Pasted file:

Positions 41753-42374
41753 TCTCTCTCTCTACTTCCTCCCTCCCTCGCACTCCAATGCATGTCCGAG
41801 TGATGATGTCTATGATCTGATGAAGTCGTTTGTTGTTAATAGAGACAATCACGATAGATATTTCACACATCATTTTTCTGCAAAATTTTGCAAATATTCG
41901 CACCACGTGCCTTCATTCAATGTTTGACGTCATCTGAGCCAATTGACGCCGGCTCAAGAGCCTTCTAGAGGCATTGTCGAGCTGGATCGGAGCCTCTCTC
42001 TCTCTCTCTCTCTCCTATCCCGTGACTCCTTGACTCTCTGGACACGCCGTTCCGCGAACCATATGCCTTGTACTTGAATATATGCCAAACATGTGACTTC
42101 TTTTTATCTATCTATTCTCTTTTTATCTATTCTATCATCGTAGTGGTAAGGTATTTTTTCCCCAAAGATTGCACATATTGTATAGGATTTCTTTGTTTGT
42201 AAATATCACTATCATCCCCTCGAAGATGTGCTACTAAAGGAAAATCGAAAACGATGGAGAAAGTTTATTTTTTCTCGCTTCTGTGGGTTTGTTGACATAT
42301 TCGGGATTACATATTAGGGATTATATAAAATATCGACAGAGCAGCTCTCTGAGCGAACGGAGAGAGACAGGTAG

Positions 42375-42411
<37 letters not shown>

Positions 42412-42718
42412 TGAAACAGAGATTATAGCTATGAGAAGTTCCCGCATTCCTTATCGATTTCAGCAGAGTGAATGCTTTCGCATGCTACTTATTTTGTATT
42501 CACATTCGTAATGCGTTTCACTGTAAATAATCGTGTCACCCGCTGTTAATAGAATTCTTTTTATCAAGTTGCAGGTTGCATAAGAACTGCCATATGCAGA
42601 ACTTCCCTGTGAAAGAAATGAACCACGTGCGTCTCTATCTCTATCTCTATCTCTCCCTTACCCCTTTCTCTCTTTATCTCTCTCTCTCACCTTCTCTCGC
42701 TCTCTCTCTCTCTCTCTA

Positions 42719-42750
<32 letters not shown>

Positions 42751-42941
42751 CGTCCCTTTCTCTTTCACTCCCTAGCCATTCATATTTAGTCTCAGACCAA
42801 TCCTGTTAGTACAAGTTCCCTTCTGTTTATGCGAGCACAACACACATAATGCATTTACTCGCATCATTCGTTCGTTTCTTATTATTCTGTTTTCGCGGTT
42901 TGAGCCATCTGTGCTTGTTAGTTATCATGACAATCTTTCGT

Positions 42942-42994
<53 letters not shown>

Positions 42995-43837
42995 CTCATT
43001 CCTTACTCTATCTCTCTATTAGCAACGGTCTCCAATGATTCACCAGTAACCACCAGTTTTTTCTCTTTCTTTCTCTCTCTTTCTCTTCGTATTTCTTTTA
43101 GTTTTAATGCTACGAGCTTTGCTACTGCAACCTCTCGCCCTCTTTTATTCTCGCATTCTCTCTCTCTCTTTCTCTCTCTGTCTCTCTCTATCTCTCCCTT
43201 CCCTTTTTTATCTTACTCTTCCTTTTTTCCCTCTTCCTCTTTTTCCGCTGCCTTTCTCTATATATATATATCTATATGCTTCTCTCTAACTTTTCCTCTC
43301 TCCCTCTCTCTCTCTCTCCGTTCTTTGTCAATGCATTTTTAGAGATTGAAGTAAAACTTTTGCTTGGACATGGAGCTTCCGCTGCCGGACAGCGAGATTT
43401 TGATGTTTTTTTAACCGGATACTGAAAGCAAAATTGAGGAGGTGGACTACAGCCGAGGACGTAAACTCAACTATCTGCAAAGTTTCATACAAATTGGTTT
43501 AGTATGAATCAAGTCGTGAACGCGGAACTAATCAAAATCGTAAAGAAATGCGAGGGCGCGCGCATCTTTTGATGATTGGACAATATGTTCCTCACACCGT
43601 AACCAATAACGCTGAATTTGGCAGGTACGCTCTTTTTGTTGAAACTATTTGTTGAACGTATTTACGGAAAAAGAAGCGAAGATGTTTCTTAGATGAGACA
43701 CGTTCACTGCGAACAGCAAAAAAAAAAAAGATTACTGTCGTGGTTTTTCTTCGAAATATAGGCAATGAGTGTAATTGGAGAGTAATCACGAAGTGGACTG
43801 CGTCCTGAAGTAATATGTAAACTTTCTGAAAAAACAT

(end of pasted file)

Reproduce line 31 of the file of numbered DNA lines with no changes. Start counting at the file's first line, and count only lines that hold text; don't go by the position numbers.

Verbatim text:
43501 AGTATGAATCAAGTCGTGAACGCGGAACTAATCAAAATCGTAAAGAAATGCGAGGGCGCGCGCATCTTTTGATGATTGGACAATATGTTCCTCACACCGT